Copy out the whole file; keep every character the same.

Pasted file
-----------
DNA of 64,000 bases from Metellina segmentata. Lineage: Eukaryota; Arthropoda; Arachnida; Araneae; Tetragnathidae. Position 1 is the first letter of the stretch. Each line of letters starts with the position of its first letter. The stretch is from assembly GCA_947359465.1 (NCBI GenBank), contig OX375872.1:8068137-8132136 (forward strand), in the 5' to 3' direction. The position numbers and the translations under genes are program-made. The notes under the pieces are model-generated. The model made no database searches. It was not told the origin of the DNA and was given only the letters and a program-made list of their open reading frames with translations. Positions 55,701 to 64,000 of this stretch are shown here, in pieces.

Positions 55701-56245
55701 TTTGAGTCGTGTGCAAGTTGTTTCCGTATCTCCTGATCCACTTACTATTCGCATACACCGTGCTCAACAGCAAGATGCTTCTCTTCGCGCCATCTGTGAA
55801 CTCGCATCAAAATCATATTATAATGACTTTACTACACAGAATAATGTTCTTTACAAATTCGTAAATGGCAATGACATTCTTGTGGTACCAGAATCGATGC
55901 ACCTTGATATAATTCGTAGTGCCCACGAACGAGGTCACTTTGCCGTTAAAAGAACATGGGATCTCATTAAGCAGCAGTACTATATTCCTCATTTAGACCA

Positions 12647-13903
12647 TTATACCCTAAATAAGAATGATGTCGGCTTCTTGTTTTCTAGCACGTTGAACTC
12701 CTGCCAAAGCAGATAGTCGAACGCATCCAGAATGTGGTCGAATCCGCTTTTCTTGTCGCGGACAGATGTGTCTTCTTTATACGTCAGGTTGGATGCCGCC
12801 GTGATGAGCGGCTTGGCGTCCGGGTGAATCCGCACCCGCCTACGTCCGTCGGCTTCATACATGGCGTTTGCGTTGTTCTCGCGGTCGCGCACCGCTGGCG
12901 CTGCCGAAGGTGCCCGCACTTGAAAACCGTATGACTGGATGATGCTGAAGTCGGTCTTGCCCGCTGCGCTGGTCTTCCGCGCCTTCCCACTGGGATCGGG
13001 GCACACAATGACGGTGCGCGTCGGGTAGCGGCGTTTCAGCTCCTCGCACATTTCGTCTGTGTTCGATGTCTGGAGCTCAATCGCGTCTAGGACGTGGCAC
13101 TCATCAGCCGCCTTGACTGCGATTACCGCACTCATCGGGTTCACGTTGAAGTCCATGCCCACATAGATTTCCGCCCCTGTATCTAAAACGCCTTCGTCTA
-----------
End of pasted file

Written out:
DNA of 64,000 bases from Metellina segmentata. Lineage: Eukaryota; Arthropoda; Arachnida; Araneae; Tetragnathidae. Position 1 is the first letter of the stretch. Each line of letters starts with the position of its first letter. The stretch is from assembly GCA_947359465.1 (NCBI GenBank), contig OX375872.1:8068137-8132136 (forward strand), in the 5' to 3' direction. The position numbers and the translations under genes are program-made. The notes under the pieces are model-generated. The model made no database searches. It was not told the origin of the DNA and was given only the letters and a program-made list of their open reading frames with translations. Positions 55,701 to 64,000 of this stretch are shown here, in pieces.

Positions 55701-56245
55701 TTTGAGTCGTGTGCAAGTTGTTTCCGTATCTCCTGATCCACTTACTATTCGCATACACCGTGCTCAACAGCAAGATGCTTCTCTTCGCGCCATCTGTGAA
55801 CTCGCATCAAAATCATATTATAATGACTTTACTACACAGAATAATGTTCTTTACAAATTCGTAAATGGCAATGACATTCTTGTGGTACCAGAATCGATGC
55901 ACCTTGATATAATTCGTAGTGCCCACGAACGAGGTCACTTTGCCGTTAAAAGAACATGGGATCTCATTAAGCAGCAGTACTATATTCCTCATTTAGACCA

Positions 12647-13903
12647 TTATACCCTAAATAAGAATGATGTCGGCTTCTTGTTTTCTAGCACGTTGAACTC
12701 CTGCCAAAGCAGATAGTCGAACGCATCCAGAATGTGGTCGAATCCGCTTTTCTTGTCGCGGACAGATGTGTCTTCTTTATACGTCAGGTTGGATGCCGCC
12801 GTGATGAGCGGCTTGGCGTCCGGGTGAATCCGCACCCGCCTACGTCCGTCGGCTTCATACATGGCGTTTGCGTTGTTCTCGCGGTCGCGCACCGCTGGCG
12901 CTGCCGAAGGTGCCCGCACTTGAAAACCGTATGACTGGATGATGCTGAAGTCGGTCTTGCCCGCTGCGCTGGTCTTCCGCGCCTTCCCACTGGGATCGGG
13001 GCACACAATGACGGTGCGCGTCGGGTAGCGGCGTTTCAGCTCCTCGCACATTTCGTCTGTGTTCGATGTCTGGAGCTCAATCGCGTCTAGGACGTGGCAC
13101 TCATCAGCCGCCTTGACTGCGATTACCGCACTCATCGGGTTCACGTTGAAGTCCATGCCCACATAGATTTCCGCCCCTGTATCTAAAACGCCTTCGTCTA